Two candidates are vying for the position of State Representative District 15 and will be on the ballot in the Nov. 6 election.

Lorena Perez McGill and Steve Toth are both running for the position, currently held by State Rep. Mark Keough-R, The Woodlands, who is not seeking re-election this year. Instead, Keough is running for the position of Montgomery County Judge.

To view a map of District 15, click here.

Lorena Perez McGill
Democratic candidate for State Rep. District 15
Occupation: lawyer

Experience: Before moving with my family to The Woodlands, I was legal counsel at the Organization of American States in Washington, D.C., where I gained expertise in resolving complicated disputes between companies, governments and individuals. I understand the value of starting with small agreements and building upon those to untangle larger issues. I also believe that representation requires engaging all across our community, and I advocate that the bedrock of our democracy is an informed electorate. I engage with voters from both ends of the political spectrum—from people I meet at school football games, to residents in apartments and low-income housing, to prominent business leaders, to all faith communities. Everywhere I go, I ask which issues are most important to them, and I listen to their answers. Sometimes we agree, sometimes we don't—but as a representative it is important to listen to all voices.

Top priorities:
• Make bi-partisanship the rule: I will only file bills that have a republican co-sponsor. Let’s work together and stop the political games.
• Give all business a seat at the table: Hyper-partisanship has pushed business out of the room and is costing Texas jobs. We need those driving our economy to have a full seat at the table.
• Address uncompensated care: Uncompensated hospital bills are driving premiums even higher. It’s time to collect federal reimbursement dollars to relieve pressure on businesses, families and taxpayers.
• Stop double-taxing us on schools: The state’s failure to fund schools is driving property taxes through the roof. And the state’s failure to reform school finance has districts across the state losing millions [of dollars].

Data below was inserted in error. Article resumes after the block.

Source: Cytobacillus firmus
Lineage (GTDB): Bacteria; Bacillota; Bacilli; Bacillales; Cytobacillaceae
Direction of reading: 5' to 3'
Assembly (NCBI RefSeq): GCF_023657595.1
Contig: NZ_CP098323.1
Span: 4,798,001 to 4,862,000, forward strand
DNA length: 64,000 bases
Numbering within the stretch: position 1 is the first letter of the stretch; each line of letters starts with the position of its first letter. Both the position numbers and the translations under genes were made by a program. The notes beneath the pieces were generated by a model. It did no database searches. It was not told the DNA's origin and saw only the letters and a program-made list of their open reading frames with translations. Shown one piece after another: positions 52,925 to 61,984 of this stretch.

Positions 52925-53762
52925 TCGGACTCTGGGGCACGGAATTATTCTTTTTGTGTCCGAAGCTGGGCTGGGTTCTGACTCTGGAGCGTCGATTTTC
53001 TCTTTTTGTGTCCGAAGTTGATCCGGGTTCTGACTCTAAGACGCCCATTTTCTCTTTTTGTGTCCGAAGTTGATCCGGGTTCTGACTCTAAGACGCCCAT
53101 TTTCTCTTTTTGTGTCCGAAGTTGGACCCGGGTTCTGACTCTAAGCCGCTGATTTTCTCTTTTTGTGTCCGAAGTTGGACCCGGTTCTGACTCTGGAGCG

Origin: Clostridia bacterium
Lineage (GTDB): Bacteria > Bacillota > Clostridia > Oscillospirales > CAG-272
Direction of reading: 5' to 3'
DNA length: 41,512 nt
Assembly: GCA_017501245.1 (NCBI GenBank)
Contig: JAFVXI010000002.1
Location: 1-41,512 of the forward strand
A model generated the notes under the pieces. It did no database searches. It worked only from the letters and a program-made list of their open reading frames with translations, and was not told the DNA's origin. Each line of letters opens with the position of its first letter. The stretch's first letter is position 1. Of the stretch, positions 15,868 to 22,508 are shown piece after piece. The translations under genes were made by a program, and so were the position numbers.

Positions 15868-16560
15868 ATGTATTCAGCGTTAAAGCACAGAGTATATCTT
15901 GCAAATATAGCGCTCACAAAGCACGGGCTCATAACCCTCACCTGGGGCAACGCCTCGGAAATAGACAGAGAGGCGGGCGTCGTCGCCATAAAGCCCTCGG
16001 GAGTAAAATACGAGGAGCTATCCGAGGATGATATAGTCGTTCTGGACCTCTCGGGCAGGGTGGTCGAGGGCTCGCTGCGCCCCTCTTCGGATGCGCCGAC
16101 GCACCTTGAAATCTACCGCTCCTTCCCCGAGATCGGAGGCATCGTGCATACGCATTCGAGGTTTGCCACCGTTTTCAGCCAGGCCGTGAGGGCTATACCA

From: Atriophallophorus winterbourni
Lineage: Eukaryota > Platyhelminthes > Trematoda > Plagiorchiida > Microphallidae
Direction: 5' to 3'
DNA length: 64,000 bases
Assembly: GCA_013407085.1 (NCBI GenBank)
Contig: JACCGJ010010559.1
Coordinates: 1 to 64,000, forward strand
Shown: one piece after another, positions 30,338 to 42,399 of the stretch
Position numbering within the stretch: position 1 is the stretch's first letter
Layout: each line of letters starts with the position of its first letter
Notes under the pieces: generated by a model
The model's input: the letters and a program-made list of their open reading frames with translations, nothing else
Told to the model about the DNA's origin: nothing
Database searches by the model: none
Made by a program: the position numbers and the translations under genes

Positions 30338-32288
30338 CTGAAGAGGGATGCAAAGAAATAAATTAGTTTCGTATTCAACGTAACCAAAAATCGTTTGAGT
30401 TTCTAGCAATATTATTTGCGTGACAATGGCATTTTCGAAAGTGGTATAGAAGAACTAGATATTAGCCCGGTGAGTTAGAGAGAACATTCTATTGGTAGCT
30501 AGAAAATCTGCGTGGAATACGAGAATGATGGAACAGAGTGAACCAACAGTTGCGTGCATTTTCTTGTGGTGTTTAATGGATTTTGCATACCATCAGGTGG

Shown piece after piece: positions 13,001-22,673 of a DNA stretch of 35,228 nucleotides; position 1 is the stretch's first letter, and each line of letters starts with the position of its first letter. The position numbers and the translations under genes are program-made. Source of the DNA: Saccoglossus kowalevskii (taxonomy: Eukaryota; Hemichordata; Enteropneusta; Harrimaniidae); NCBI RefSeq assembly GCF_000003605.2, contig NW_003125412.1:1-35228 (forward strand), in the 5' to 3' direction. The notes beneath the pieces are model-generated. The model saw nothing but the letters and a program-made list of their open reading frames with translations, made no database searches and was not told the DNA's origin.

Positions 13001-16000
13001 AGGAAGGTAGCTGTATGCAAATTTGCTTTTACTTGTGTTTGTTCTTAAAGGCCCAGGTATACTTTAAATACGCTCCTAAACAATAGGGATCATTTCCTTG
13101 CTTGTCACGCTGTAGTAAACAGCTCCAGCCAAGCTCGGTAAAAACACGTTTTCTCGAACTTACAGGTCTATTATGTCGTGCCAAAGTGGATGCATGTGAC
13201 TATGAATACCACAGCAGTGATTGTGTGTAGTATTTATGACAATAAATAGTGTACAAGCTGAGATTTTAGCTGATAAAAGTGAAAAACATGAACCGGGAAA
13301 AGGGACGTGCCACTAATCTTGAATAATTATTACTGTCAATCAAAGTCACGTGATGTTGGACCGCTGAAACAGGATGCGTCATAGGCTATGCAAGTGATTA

• Champion flood mitigation and infrastructure development: The state’s infrastructure is aging and hasn’t kept up with growth. Let’s stop the cycle of flood and fix — because it’s not a matter if it will flood again, but when.

What is the first piece of legislation you would file if elected?
McGill: I would seek the counsel and mentorship of senior legislators who authored the many bills introduced in 2015 that sought to expand Medicaid and close the coverage gap. In particular, I would like to reintroduce [House Bill] 3845, which was noted for its bipartisan support—essential for any bill I file. Access to affordable, quality healthcare for all Texans is too important an issue to drag our feet or reinvent the wheel. Thorough healthcare bills have already been filed and their intent is clear: Reduce uninsured patient costs to save our public hospitals and secure healthcare for more than 1 million Texans who need to see a doctor. The path to fixing these issues will require significant debate and negotiation, and I am committed to getting the deal done.

What would you do to prevent future flooding in your district?
McGill: The 86th legislative session must work towards a statewide, comprehensive flood mitigation plan including updated flood maps, improvements in the dam safety program, and environmental regulations to guarantee our rivers and creeks are dredged and maintained. We need whole-watershed solutions to be successful, which will cross county borders and require local and state officials to work together. Water is blind to bureaucratic or [municipal utility district] boundaries. I will work with legislators at the state level to unlock state and federal funds for flood mitigation. Once projects are identified, we need to work closely with the Army Corps of Engineers and other experts about how to best order projects so that we maximize time and dollars.